All that and more awaits, just around the “read more” corner… Read More »

FAIR HAVEN: WHAT RESIDENTS LIKE, OR DON’T

fh river rd 042016 2A survey found general satisfaction with the older, eastern business district, above. (Photo by John T. Ward. Click to enlarge)

By JOHN T. WARD

HOT-TOPIC_03There are too many street lights on River Road. There aren’t enough on Third Street. New and remodeled homes are too big.

So say some Fair Haven residents in a new and extensive survey of on the physical attributes of the town as it begins mapping out its future.

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RED BANK: REJECTED PLAN GETS SECOND SHOT

55 w front 092315The project, dubbed the Element, would be built on West Front Street next door to Trinity Episcopal Church. (Photo by John T. Ward. Click to enlarge)

By JOHN T. WARD

HOT-TOPIC_03A proposed 35-unit apartment building rejected by the Red Bank zoning board last week may end up getting built anyway.

The borough council on Wednesday night began a process that could lead to the construction of the Element apartments on West Front Street, opposite Riverside Gardens Park, without the developer having to appeal the zoning board’s denial of last Thursday.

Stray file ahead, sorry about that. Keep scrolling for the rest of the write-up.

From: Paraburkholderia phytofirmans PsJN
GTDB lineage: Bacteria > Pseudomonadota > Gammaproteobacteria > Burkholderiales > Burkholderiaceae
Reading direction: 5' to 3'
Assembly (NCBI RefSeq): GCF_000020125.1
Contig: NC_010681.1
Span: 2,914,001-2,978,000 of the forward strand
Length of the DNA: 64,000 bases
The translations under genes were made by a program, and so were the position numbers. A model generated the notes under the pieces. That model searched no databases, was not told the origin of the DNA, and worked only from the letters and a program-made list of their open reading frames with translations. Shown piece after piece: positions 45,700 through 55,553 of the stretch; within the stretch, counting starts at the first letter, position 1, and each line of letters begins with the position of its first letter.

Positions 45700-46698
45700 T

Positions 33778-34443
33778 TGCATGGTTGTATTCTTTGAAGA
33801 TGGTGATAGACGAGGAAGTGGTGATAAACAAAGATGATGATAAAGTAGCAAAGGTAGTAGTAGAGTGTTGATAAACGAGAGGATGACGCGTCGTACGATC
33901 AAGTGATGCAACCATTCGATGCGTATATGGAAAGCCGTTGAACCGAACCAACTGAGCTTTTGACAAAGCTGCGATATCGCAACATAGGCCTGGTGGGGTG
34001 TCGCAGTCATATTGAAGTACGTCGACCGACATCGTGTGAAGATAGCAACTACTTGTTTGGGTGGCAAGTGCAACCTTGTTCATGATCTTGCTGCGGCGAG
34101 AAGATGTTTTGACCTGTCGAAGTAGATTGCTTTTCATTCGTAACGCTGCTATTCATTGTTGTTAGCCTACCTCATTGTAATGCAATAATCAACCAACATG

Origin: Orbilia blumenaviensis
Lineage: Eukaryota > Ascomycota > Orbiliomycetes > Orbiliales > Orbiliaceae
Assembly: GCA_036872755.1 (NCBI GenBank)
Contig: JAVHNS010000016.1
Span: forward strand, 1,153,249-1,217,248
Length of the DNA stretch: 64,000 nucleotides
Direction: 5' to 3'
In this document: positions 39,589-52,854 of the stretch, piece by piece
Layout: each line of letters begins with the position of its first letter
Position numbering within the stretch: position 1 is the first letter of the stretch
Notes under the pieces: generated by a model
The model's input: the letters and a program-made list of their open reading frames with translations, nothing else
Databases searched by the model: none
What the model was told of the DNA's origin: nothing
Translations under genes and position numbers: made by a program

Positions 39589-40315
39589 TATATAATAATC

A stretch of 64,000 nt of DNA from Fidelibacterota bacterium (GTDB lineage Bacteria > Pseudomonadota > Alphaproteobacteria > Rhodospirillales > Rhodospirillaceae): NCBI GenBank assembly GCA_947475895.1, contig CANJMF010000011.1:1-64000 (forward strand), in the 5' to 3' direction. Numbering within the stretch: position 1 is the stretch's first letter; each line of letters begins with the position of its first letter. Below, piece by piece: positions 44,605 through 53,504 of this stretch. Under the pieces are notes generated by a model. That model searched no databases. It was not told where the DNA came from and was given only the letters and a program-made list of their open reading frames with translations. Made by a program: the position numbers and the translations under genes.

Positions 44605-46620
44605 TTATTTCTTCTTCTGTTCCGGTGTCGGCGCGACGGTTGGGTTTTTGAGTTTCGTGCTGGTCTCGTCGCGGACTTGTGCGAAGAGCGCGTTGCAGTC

And the council was acting, said Mayor Pasquale Menna, on a request made by the developer less than 24 hours after the zoning board rejection.

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RED BANK: ZONERS NIX APARTMENT PLAN

55 w front 040215 2The project, dubbed the Element, called for 35 rental units on a site previously approved for 27 condos. (Architect’s rendering. Click to enlarge)

By JOHN T. WARD

HOT-TOPIC_03Red Bank’s zoning board rejected plans for a 35-unit apartment building on a long-vacant downtown lot Thursday night.

The proposed structure — at 55 West Front Street, opposite Riverside Gardens Park — was shot down on a motion by presumptive Democratic council candidate Erik Yngstrom, who said it was too dense.

Mayor Pasquale Menna, who was in the audience, was sharply critical of the decision.

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RED BANK: APARTMENT PLAN BACK ON AGENDA

55 w front 040215 1Alone at last on Thursday night’s Red Bank zoning board agenda is a proposal for a 35-unit apartment building at 55 West Front Street, opposite Riverside Gardens Park. A hearing on the plan, dubbed the Element, began last April, but has since been postponed numerous times since its last public airing in September. (Architect’s rendering. Click to enlarge)

RED BANK: MISSION HOUSE WINS OK

st crispin's 030316Architect Ned Gaunt’s rendering of the proposed St. Crispin’s Social Ministry House on the St. Anthony of Padua campus. (Photo by John T. Ward. Click to enlarge)

By JOHN T. WARD

At a hearing packed with supporters, and without a peep of objection, Red Bank’s zoning board gave unanimous approval Thursday night to a plan by St. Anthony of Padua parish to build a new social services facility on Herbert Street.